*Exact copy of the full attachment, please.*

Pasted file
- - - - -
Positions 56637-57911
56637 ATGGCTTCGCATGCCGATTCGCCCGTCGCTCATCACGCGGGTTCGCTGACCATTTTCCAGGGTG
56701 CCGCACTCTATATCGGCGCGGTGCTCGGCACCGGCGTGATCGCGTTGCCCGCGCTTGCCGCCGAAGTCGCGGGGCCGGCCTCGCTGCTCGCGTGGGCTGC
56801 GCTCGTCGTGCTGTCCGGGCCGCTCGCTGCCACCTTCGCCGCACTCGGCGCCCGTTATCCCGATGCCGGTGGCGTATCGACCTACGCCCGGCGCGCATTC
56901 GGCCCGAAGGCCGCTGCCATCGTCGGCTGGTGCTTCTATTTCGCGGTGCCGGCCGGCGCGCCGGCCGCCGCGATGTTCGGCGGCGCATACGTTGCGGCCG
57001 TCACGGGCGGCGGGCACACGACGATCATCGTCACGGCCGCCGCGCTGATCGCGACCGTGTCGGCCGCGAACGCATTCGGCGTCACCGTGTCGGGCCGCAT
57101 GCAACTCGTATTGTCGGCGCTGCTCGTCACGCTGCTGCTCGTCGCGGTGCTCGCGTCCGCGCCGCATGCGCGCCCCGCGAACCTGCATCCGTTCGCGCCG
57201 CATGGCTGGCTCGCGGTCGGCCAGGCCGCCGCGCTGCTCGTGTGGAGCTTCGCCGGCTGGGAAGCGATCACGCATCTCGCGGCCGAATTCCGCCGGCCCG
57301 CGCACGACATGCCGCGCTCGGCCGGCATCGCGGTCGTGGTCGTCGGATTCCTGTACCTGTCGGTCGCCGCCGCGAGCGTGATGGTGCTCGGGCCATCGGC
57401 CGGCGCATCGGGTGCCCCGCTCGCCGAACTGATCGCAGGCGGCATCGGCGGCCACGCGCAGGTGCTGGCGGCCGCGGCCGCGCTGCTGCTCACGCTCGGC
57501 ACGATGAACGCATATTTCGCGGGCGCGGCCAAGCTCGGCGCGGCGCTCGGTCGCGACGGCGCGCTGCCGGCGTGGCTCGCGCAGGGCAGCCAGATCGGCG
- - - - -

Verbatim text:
Positions 56637-57911
56637 ATGGCTTCGCATGCCGATTCGCCCGTCGCTCATCACGCGGGTTCGCTGACCATTTTCCAGGGTG
56701 CCGCACTCTATATCGGCGCGGTGCTCGGCACCGGCGTGATCGCGTTGCCCGCGCTTGCCGCCGAAGTCGCGGGGCCGGCCTCGCTGCTCGCGTGGGCTGC
56801 GCTCGTCGTGCTGTCCGGGCCGCTCGCTGCCACCTTCGCCGCACTCGGCGCCCGTTATCCCGATGCCGGTGGCGTATCGACCTACGCCCGGCGCGCATTC
56901 GGCCCGAAGGCCGCTGCCATCGTCGGCTGGTGCTTCTATTTCGCGGTGCCGGCCGGCGCGCCGGCCGCCGCGATGTTCGGCGGCGCATACGTTGCGGCCG
57001 TCACGGGCGGCGGGCACACGACGATCATCGTCACGGCCGCCGCGCTGATCGCGACCGTGTCGGCCGCGAACGCATTCGGCGTCACCGTGTCGGGCCGCAT
57101 GCAACTCGTATTGTCGGCGCTGCTCGTCACGCTGCTGCTCGTCGCGGTGCTCGCGTCCGCGCCGCATGCGCGCCCCGCGAACCTGCATCCGTTCGCGCCG
57201 CATGGCTGGCTCGCGGTCGGCCAGGCCGCCGCGCTGCTCGTGTGGAGCTTCGCCGGCTGGGAAGCGATCACGCATCTCGCGGCCGAATTCCGCCGGCCCG
57301 CGCACGACATGCCGCGCTCGGCCGGCATCGCGGTCGTGGTCGTCGGATTCCTGTACCTGTCGGTCGCCGCCGCGAGCGTGATGGTGCTCGGGCCATCGGC
57401 CGGCGCATCGGGTGCCCCGCTCGCCGAACTGATCGCAGGCGGCATCGGCGGCCACGCGCAGGTGCTGGCGGCCGCGGCCGCGCTGCTGCTCACGCTCGGC
57501 ACGATGAACGCATATTTCGCGGGCGCGGCCAAGCTCGGCGCGGCGCTCGGTCGCGACGGCGCGCTGCCGGCGTGGCTCGCGCAGGGCAGCCAGATCGGCG